Thursday, January 12, 2012

6 January 2012: the Brook Sanctuary in Nelson

This morning we started our day by Skyping with the Balmville School 3rd graders.  Bryan Pujol led the discussion with the 3rd graders on basic information on New Zealand (e.g., What is the climate? What season is it in New Zealand? Have we seen any kiwi yet?!).  Our group’s interactions with the 3rd graders are designed to promote communication between the Mount and local school groups and.  In this case, our study abroad group is providing the opportunity for the 3rd graders to learn about New Zealand through our ‘on the ground’ experiences. Third grade teacher Kris Campbell-Defoe and technology teacher Carol Franklyn have been instrumental in arranging this interaction with the Balmville students.  Bryan did an awesome job chatting with the students and the students were giddy to see us while we were in New Zealand!

Our second visit to an area specifically managed for the preservation of native flora and fauna was to the Brook Sanctuary, a site overseen by a local council and headed by our guide for the day, Rick Field.  The up-and-coming Brook Sanctuary does not yet have the exclusion fencing surrounding the Karori Sanctuary, but its location within a valley surrounded on three sides by mountain ridges makes the sanctuary one the best places to situate a sanctuary (according to New Zealand’s Department of Conservation).  Rick led our group in a discussion on what factors led to the demise of New Zealand’s plants and wildlife, and our group was only too happy to offer their knowledge gained from their visits to the Karori Sanctuary and the Leigh Marine Reserve.  We learned more about the trapping techniques employed to reduce non-native predatory species and even had the opportunity to see some of the species snared within the traps (Australian Possum, and unfortunately, a Weka (Gallirallus australis).  Rick highlighted the amount of time and effort needed to capture predators and the role local community groups play in assisting with sanctuary needs: weeding-out non-native plants and planting native species, removing introduced predators, maintaining ‘tracks’ (in the USA called ‘trails’), and fundraising.  It struck many in our group that the dependency on community groups, rather than government agencies, to manage sanctuaries is relatively large.  Many students asked whether we could get involved in such efforts while traveling abroad and Rick was happy to offer us an opportunity the next time we visit to get down-and-dirty to help the sanctuary accomplish its goals. Right-on!  We took a hike through one of the lush trails on the sanctuary’s property and saw many of the traps Rick spoke about earlier in our visit, and heard Tui calling, saw Keruru perching/chasing prey in the air, and caught glimpse of non-native species including the European Blackbird (Turdus merula, a relative of our American Robin), and House Sparrows (Passer domesticus).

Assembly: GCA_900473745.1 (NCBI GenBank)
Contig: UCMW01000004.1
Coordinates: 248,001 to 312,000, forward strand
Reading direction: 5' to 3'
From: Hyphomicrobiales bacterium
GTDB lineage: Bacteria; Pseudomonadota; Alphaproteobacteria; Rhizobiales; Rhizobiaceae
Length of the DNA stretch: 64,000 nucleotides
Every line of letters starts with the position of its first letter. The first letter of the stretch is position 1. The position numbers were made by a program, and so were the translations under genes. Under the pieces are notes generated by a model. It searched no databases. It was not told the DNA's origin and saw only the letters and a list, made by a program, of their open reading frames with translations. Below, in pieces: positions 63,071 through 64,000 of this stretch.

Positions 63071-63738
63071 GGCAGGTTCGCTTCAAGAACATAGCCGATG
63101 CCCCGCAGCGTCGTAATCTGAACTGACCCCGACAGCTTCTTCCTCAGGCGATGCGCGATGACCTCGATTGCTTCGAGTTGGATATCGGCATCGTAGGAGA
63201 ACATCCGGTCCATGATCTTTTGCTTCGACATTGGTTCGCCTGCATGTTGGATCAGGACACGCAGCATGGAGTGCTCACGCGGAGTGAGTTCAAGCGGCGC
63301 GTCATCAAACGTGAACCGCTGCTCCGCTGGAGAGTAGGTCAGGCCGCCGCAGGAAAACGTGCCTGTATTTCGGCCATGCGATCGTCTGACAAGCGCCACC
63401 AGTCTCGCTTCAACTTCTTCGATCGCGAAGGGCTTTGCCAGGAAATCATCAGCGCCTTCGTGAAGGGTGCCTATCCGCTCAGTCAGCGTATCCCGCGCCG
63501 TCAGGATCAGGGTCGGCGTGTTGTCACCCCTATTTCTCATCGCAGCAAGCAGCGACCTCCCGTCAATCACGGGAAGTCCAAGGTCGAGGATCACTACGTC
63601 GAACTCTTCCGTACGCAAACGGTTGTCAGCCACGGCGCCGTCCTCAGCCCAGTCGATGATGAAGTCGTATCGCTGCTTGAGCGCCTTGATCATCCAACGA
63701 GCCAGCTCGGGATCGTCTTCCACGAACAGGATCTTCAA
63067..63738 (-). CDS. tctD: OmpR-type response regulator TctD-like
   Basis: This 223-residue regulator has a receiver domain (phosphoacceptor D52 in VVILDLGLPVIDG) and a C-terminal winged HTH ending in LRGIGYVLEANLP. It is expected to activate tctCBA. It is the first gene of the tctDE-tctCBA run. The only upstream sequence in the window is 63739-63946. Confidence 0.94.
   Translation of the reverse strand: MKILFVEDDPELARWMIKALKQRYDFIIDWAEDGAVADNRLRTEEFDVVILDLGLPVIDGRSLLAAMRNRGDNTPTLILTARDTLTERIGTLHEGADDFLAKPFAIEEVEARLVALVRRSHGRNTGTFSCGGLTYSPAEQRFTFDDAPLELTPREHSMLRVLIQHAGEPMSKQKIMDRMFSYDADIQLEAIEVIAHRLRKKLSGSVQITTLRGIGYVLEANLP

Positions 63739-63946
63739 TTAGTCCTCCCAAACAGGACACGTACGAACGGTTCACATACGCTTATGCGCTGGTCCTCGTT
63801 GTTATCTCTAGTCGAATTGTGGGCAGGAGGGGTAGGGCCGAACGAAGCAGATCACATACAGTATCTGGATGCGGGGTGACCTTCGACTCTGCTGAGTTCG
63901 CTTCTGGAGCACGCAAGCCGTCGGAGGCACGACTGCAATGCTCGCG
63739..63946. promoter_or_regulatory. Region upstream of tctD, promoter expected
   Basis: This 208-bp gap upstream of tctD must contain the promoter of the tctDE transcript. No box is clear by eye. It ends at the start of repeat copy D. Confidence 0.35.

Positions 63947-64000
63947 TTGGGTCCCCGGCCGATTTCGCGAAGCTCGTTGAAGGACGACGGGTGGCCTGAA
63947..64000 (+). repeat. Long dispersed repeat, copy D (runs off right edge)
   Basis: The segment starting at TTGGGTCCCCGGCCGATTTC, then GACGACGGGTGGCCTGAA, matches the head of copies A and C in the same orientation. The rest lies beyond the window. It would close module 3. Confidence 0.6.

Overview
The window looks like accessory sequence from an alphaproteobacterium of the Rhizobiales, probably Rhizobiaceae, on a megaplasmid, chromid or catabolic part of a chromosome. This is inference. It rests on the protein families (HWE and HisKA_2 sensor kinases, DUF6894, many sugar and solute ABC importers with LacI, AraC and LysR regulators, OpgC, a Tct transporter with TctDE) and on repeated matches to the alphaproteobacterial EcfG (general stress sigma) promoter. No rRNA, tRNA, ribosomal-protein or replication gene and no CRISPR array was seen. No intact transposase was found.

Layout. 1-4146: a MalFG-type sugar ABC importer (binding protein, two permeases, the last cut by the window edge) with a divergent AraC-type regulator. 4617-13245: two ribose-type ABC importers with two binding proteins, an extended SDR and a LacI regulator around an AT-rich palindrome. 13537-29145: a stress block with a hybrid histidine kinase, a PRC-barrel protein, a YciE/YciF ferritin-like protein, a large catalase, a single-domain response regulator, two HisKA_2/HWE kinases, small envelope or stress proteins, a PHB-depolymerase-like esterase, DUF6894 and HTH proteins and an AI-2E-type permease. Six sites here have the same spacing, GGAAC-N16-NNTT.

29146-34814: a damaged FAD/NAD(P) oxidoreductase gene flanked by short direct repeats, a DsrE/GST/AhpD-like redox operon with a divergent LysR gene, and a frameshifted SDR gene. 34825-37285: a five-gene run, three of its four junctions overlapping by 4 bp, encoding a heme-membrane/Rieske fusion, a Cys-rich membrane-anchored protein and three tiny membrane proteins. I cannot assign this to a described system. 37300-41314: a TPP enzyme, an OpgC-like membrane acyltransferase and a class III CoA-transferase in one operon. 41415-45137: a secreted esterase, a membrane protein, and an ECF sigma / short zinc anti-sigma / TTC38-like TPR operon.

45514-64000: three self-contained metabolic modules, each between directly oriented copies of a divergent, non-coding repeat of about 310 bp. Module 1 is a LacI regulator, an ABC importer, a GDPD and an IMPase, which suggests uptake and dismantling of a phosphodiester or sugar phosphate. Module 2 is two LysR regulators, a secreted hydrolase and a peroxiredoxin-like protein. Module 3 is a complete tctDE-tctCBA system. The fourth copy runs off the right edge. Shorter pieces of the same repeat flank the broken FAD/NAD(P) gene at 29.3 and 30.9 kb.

Following our trip to the Brook Sanctuary, we drove along the coast to the seaside town of Kaiteriteri for a meal of fish and chips (fries) on the beach, and then arrived at our final destination in Marahau: the Barn.  We had a long evening preparing for our trip into Abel Tasman National Park, a three-day kayak/backpacking/camping trip that required us to carry all of our camping gear and food for the three day trip.  By 1am, the backpacks were fitted to our hikers and packed for their 11km trip to the Anchorage campground!

 Rick Field, project coordinator at the Brook Sanctuary, speaking to our group about trapping devices used to remove introduced predators.

Rick Field shares information with our group on the merits of different types of exclusion fences that will someday surround the Brook Sanctuary.

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